I recently read an article from Be the Best Nanny blog about nannies and cell phone use.
It’s interesting to read the input from our industry’s experts on the topic of talking and texting while on the job. First let me say that I agree a nanny shouldn’t be on her phone when her attention is required elsewhere. As a nanny I’ve always been super protective of the separation between work and personal.
What strikes me about the article is the absence of the larger “good judgment” argument. (Some experts touched on it in their responses.) Nannies make a huge number of small decisions throughout the day that have the potential to greatly impact the health and safety of the kids we care for. From what we feed them to how far we stand away from them at the playground to letting them play by themselves in a separate area of the house while we fold laundry. The list goes on and on. There’s no way a parent can document all the rules and regulations needed for every situation in any given day. At some point, parents have to have faith that the nanny they’ve hired has good judgment and will do whatever is necessary to not only keep their child safe, but thriving. And I think this extends to cell phone use. If in the name of quality care or professionalism, a parent (or agency) has to mandate that a nanny only use her phone for work related purposes that makes me wonder how that nanny is conducting herself in all the other situations she faces. If a caregiver doesn’t have the good sense to restrict her own phone use then can I trust she has the good sense to make all the other smart choices she needs to make during the day? My answer is no.
Here’s what I think.
Every family has an acceptable limit on cell phone use. Just like they do on TV. And junk food. And outings. And having play dates at the house. And tons of other things. It’s the nanny’s job to find out these limitations before she takes the job to determine if she’s a good match for the family.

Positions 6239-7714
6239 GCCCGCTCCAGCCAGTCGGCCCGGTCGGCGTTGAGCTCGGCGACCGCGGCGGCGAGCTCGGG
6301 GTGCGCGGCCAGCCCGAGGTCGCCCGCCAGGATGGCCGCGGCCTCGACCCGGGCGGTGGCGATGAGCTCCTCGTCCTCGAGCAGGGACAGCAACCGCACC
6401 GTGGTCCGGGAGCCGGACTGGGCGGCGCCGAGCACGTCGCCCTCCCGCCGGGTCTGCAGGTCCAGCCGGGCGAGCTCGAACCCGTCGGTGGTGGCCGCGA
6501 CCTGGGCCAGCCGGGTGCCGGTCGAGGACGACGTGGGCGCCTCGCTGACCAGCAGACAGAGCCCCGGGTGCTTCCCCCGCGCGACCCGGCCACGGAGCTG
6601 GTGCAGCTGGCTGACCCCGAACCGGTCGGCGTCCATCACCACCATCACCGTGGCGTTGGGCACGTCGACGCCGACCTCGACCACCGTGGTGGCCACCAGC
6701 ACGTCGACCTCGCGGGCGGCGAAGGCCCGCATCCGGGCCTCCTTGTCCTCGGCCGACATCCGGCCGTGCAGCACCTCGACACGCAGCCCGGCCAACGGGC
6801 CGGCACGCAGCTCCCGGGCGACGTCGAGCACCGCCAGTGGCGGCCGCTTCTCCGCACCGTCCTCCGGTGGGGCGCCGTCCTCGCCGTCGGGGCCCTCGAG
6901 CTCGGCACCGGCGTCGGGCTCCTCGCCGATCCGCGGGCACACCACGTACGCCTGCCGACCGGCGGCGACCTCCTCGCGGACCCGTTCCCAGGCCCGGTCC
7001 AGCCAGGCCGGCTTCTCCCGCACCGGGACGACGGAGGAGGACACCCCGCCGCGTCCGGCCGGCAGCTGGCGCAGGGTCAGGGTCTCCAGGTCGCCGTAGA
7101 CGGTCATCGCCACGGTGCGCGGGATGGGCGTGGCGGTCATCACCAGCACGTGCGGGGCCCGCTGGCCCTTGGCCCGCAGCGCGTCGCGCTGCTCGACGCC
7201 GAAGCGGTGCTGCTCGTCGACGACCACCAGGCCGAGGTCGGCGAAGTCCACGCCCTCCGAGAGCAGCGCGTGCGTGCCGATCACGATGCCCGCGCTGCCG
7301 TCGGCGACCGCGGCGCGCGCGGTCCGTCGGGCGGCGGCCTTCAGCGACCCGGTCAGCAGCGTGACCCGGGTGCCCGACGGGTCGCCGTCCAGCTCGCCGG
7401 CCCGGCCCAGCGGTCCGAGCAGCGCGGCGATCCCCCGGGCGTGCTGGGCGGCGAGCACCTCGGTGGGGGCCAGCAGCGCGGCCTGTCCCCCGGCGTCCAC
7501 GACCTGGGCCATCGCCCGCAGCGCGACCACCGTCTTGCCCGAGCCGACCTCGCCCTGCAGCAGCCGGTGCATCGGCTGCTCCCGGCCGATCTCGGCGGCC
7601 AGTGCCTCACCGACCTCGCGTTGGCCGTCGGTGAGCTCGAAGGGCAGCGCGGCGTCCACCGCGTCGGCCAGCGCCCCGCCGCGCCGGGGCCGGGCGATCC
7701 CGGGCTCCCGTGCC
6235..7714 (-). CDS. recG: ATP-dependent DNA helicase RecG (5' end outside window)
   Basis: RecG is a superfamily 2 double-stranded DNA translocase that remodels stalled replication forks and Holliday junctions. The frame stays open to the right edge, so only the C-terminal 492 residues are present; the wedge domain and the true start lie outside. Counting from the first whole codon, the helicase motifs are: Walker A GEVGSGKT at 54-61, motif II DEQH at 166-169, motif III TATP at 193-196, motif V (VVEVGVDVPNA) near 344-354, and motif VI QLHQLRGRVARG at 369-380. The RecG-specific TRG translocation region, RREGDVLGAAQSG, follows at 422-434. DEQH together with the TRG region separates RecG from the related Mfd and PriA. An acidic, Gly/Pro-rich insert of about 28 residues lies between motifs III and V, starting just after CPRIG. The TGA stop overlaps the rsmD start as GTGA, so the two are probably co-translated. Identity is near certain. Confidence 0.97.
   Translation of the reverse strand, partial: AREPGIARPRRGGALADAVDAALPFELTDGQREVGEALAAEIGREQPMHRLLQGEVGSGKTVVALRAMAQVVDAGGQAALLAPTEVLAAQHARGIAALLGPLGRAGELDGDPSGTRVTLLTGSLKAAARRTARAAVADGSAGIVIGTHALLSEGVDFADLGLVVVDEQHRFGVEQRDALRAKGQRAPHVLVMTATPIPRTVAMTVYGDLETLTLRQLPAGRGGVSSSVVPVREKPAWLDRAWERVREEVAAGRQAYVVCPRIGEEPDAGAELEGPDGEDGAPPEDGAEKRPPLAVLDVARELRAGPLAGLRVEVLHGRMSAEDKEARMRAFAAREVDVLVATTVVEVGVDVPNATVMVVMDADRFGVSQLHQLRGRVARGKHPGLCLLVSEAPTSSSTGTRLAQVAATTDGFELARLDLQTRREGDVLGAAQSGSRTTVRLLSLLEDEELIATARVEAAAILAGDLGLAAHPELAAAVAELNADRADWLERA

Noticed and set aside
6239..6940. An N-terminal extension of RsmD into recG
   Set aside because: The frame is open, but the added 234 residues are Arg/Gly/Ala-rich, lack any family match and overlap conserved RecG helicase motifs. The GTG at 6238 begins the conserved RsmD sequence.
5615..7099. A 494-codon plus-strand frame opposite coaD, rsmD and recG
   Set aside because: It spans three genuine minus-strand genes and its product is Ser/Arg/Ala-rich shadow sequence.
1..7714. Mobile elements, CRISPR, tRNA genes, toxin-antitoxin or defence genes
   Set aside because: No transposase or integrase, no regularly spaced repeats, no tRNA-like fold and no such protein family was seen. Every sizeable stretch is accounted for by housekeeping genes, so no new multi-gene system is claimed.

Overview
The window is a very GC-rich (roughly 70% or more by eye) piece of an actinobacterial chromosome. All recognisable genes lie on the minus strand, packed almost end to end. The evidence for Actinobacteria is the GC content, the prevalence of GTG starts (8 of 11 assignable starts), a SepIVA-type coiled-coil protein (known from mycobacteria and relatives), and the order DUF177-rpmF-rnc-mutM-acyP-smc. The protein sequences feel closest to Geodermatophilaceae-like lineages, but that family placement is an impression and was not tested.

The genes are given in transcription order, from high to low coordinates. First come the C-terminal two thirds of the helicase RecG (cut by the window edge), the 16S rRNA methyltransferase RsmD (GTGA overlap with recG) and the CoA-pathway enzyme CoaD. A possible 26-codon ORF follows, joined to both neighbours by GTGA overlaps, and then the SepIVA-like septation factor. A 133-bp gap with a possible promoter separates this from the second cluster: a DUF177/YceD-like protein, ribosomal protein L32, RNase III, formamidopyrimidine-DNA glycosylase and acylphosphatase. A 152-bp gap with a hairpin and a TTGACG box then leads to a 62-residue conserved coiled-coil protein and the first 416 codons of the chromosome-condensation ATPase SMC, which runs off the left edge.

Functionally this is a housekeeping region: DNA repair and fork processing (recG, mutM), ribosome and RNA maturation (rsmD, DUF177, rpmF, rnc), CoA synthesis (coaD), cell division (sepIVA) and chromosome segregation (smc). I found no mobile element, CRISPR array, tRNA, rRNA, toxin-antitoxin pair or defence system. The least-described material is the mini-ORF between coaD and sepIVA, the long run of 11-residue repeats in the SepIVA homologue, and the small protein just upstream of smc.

A nanny can be a professional and still use her cell phone for non-work related stuff. I know many amazing nannies that get texts throughout the day about their personal lives. Husbands saying they’re picking up dinner. Kids checking in. Friends confirming plans. These nannies choose when to read and answer those texts according to what’s happening on their job. And if they have some free time, they might jump on facebook or twitter. It helps to connect with other adults when you’re talking about Barbie or Thomas the Tank Engine for hours at a time. Downtime when caring for children 10 to 12 hours a day is a healthy thing.
Many families want to restrict cell phone use because it drives them crazy that they’re paying a nanny for time she’s not actually performing. That’s not a problem with cell phone use. It’s an attitude issue and it will present itself in many different ways in the employment relationship.
Isolation is one of the biggest challenges of working as a nanny. It’s one of the reasons nannies leave the field and one of the reasons we have a hard time attracting quality caregivers to the industry. Some nannies are lucky and have large nanny networks in their areas. Many others don’t. For many nannies their only connection to the world is through their phone. I’d rather have a nanny get some texts and check social media sites during the day (when it doesn’t interfere with providing quality care or finishing required tasks) than have a nanny struggling with loneliness and isolation while trying to be patient and engaged with a child hour after hour.
Nannies who talk, text and surf too much, the ones we hear about on the phone for an hour while her charge runs wild at the playground, aren’t quality caregivers. Again, this isn’t a cell phone issue. If they didn’t have a cell phone they find another distraction that would keep them from providing great care. They simply don’t like their jobs and shouldn’t be caring for kids.
So what do you think?